But it’s passed, so now Japan will continue its inevitable push to a new “Prime Minister for a year” in August or September (Noda’s latest approval ratings have reached a record low, at 25% according to the Daily Yomiuri). Had the test been a success, no doubt it could have been used by the incumbent party as something to try and rally people around (‘Forget about how bad we are… look at the scary North Koreans”). And the Okinawan media will britruipng it’s focus back from projecting North Korea as the enemy to projecting the US military as public enemy number 1. The status quo has been restored.
This little story also gives me the chance to remind you of my travelogue with plenty of pictures and stories from my trip to North Korea in 2005. Take a look here.
If you read my post last Thursday, you’ll know that according to a Okinawa base-wide email that was sent a couple of days previous, the Ministry for the Environment has stated that no radioactive debris will be sent out of the Fukushima area. I stated then that the information being given out was contrary to what a number of sources were saying. And it also appears to be contrary to what Mr. Goshi Hosono is saying. “Who is he?” you may ask. The Minister for the Environment!
According to this article and accompanying video, he was in Kyoto on Saturday trying to drum up support for disposal of (radioactive debris). His trip included meeting with the governor of Kyoto and a plan to give out pamphlets and make an appeal for public support outside Kyoto station. As you can see from the article, it didn’t go to plan as people in Kyoto, like people in Okinawa, don’t really want radioactive waste storing in their backyard. Below is the front page of the pamphlet that was being handed out.
In my last post I did ask you to question everything and make your own decisions, so I will offer a slightly different viewpoint on this. The article and source does concur with the statement made to SOFA members in Okinawa about Iwate and Miyagi being the only prefectures officially accepting debris from Fukushima, but it did not state that their Ministry for the Environment is actively campaigning for more prefectures and cities to accept this waste. Also, my Japanglish isn’t good enough to fully understand those videos, although I get a gist of it. If someone can post a full translation in the comments below, it would be awesome and would help us all understand things a little easier.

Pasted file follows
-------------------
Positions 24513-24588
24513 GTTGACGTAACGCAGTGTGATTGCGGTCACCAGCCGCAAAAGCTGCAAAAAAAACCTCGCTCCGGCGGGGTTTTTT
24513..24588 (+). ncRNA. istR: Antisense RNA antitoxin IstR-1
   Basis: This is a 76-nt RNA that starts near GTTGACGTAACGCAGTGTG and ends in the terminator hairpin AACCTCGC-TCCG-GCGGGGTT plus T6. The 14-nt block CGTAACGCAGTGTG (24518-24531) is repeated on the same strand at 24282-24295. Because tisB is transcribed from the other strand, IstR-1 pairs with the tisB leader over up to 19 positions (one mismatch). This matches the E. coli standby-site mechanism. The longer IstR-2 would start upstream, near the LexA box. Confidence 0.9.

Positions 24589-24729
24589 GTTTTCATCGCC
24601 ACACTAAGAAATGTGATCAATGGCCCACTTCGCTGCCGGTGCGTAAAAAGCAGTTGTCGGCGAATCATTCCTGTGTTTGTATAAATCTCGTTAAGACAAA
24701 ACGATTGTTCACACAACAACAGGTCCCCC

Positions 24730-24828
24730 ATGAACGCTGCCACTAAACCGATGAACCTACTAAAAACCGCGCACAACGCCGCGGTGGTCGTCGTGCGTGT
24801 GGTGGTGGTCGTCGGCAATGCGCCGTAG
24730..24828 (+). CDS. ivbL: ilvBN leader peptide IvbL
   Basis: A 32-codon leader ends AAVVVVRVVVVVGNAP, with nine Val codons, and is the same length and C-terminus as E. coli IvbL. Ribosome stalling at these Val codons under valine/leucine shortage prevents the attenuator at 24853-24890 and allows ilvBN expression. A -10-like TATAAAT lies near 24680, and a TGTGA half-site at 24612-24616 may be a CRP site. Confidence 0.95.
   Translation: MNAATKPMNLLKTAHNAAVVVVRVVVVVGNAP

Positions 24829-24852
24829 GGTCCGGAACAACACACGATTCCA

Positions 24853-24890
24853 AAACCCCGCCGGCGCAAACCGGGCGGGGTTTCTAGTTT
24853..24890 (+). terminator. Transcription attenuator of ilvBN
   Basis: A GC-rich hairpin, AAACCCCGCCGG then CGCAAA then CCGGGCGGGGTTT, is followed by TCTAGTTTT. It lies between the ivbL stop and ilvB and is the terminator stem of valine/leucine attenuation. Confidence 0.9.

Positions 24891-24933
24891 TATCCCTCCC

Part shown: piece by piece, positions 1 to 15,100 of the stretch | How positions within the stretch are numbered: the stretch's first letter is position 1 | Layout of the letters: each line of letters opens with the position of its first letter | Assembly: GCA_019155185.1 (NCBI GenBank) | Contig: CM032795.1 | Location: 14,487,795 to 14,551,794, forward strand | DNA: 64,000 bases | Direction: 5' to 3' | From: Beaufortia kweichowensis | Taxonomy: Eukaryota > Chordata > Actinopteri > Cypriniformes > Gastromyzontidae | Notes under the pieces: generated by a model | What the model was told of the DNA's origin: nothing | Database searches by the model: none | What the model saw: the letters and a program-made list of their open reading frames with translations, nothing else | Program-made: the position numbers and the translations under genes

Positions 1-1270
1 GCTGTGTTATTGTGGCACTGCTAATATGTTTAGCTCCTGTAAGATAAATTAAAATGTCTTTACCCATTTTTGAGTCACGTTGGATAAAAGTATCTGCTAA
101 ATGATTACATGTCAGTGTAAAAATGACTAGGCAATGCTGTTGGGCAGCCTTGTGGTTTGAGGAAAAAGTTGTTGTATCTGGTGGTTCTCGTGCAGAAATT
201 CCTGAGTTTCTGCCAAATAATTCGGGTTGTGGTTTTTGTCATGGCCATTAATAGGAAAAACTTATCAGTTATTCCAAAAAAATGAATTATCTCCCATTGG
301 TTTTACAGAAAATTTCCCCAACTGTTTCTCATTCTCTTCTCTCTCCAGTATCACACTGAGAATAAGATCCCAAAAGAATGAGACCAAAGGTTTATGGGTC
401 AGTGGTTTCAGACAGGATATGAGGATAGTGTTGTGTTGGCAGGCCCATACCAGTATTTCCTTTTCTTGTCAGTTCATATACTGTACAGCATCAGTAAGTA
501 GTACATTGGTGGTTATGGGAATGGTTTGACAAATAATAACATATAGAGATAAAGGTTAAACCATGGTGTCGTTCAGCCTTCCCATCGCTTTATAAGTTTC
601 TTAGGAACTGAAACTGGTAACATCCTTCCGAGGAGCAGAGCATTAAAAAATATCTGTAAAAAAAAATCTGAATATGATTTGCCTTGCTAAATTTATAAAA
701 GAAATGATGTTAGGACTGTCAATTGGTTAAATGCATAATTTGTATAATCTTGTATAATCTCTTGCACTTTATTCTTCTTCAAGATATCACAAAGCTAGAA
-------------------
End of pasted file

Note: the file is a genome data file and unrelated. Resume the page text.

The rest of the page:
Another interesting note about the storage and disposal of waste is that it has already been removed from the vast majority of areas affected by the earthquake and Tsunami from March 11th, 2011. You can see these from the many before/after photos that are being published. So the debris is being stored somewhere right now. Let’s assume for a second that all of this debris has been tested for radiation and is coming back as negative. Would it not just be easier to keep the debris stored in its current location as it awaits incineration or disposal?
The last point worth noting is that if the Minister of the Environment is appealing for non-radioactive debris to be disposed in other prefectures around Japan (which is what Prime Minister Noda is urging, and relaxing laws to make it easier), then you have to wonder what exactly the government is classing as radioactive. Some of you might know of the story from May last year when the government decided to raise the amount of radiation that was safe for children, so that schools in the fallout area could reopen (source). While immense public outrage and international coverage of this story caused a U-turn (I expect the latter being a bigger factor than the former), the initial plan was to raise the safe radioactive level to 20 times what it was previously. So with that in mind, it is very possible that the government will just raise the level required for them to declare something is radioactive. Given what you’ve just read, is it that much beyond the realms of possibility?
Anyway, those are my thoughts for now. Any comments or thoughts are always appreciated. If you disagree or have a different view on it, let me know. I’m more than happy to hear thoughts from all sides. Is anyone in favour of Okinawa taking non-radioactive debris, at all?